But the real question is whether that kind of absurdist intensity can sustain itself over the lifetime of a narrative comedy. Luckily, Bayer’s new series for Showtime, “I Love That For You,” understands the virtues (and limitations) of that persona, and smartly doubles down on them for some unexpected dramedic potential.
Loosely based on her own childhood experience with leukemia, “I Love That For You” stars Bayer as Joanna, a sheltered Midwestern girl who survived a leukemia diagnosis in her teenhood. Laid up in the hospital, undergoing grueling cancer treatments, the only thing that kept her going was the Special Value Network, a QVC-like home shopping network that offered her promise of glitz, glamor, and beauty through the tacky trinkets and smiling hosts (including Molly Shannon’s Jackie Stilton, the famed face of the network) on screen. Now, as an adult, she has remained in her parent’s protective bubble, with no dating life and no career outside of shilling samples at her dad’s Costco branch. But a miracle opportunity falls her way when she nails an audition for SVN and lands a gig as one of their hosts, selling a pencil on camera so adeptly it’d make Jordan Belfort proud.
The job is a dream come true for Joanna, but when she finally arrives at SVN, it’s clear how out of her element she is. The first and most important thing is that she hardly understands herself, much less how she comes across to others, as her icy new boss Patricia (a stellar Jenifer Lewis) drills into her early. Everyone has their brand: Jackie’s confident, stunning older housewife, Perry (Johnno Wilson) the perky Southern gay, Beth Ann (Ayden Mayeri) the dolled-up “momfluencer” who takes her tampon out to pee.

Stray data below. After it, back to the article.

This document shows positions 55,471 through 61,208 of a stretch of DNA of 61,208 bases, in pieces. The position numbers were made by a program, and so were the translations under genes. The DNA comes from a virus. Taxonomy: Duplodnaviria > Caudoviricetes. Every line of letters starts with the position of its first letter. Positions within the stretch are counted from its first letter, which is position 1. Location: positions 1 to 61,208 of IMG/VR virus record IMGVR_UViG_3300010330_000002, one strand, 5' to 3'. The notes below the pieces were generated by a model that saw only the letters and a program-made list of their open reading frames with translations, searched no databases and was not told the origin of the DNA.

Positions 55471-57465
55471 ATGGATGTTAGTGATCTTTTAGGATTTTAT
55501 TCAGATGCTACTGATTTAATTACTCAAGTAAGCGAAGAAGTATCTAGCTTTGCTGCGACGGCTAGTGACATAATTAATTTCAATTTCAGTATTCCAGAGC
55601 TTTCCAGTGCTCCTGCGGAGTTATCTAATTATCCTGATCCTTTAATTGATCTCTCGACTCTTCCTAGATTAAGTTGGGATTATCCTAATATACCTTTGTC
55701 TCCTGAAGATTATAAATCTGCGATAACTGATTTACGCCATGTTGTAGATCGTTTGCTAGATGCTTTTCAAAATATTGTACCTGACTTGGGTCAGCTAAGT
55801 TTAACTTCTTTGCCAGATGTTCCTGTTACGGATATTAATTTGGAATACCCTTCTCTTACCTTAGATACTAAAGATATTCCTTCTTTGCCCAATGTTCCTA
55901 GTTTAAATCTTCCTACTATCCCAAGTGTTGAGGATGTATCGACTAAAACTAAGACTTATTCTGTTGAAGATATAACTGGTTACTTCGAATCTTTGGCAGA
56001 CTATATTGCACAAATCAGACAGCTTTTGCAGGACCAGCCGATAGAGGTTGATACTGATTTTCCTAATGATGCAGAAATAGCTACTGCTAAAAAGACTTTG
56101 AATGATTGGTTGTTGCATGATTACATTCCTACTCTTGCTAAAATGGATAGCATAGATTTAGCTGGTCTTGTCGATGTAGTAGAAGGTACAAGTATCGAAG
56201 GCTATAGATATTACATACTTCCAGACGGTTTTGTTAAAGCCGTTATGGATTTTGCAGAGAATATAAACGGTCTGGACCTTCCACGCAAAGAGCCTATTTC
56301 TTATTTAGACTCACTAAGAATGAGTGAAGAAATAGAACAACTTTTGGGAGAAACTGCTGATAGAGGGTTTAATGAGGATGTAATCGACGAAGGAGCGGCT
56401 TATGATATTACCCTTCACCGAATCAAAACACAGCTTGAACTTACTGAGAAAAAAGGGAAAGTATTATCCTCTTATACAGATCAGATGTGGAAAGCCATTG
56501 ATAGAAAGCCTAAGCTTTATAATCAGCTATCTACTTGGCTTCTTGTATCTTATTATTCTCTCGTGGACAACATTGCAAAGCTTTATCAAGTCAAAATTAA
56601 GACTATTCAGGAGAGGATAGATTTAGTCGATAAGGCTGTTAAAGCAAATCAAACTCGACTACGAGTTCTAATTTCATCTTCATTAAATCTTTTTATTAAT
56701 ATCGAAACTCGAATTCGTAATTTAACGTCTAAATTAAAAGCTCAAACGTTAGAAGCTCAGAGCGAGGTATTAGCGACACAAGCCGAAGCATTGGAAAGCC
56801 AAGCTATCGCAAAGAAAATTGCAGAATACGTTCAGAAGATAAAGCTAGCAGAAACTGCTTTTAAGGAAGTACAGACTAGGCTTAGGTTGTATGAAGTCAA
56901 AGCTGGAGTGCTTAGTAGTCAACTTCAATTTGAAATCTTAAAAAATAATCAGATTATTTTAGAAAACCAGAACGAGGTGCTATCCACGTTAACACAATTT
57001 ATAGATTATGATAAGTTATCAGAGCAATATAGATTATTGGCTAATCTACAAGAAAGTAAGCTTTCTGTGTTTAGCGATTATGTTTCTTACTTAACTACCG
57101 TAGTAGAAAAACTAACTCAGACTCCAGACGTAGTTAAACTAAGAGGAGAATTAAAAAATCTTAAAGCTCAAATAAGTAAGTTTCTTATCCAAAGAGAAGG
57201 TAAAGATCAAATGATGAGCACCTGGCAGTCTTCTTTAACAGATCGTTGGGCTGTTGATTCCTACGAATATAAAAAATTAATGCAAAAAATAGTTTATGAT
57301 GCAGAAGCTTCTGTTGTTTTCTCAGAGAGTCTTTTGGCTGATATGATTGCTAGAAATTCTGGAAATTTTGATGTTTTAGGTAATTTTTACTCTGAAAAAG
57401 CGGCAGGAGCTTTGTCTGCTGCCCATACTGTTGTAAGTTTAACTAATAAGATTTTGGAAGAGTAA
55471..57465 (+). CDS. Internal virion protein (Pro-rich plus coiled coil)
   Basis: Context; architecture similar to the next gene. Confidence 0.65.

But who is Joanna? They’re not just selling products, after all; they’re selling themselves as well. And after her first day goes disastrously, Joanna, in a moment of desperation, lies that her cancer has returned. Suddenly, she has a brand: the brave cancer survivor — one that gives her tremendous power and currency at the network, as long as no one founds out the truth.
It’s a premise rife for the kind of discomfort Bayer revels in as a comedian, hitting somewhere between TV Land’s “Younger” and the sheltered-freak-finds-purpose-in-performance elements of fellow “SNL” alum Kyle Mooney’s “Brigsby Bear”. ” Joanna feels like the amalgam of so many of Bayer’s sketch-based psychic vampires, a woman bursting with Midwestern positivity and no small amount of nervous energy. She’s horrifically socially awkward, and many of the show’s best gags revolve around Joanna tripping over her words with space-cadet confidence. (“I’ve been to all kinds of Italy places,” she blusters to a successful old classmate.) Watching Joanna is like watching a bad improviser get picked up from the crowd to go on stage with Second City, but Bayer knows exactly how to balance the go-for-it resilience of Joanna with her crippling uncertainty at the moment. It’s a real showcase for her, infusing the straight-woman tics she’s cultivated throughout her career with the pathos of a woman who’s never gotten the chance to belong, and is still catching up to what the outside world actually wants from her.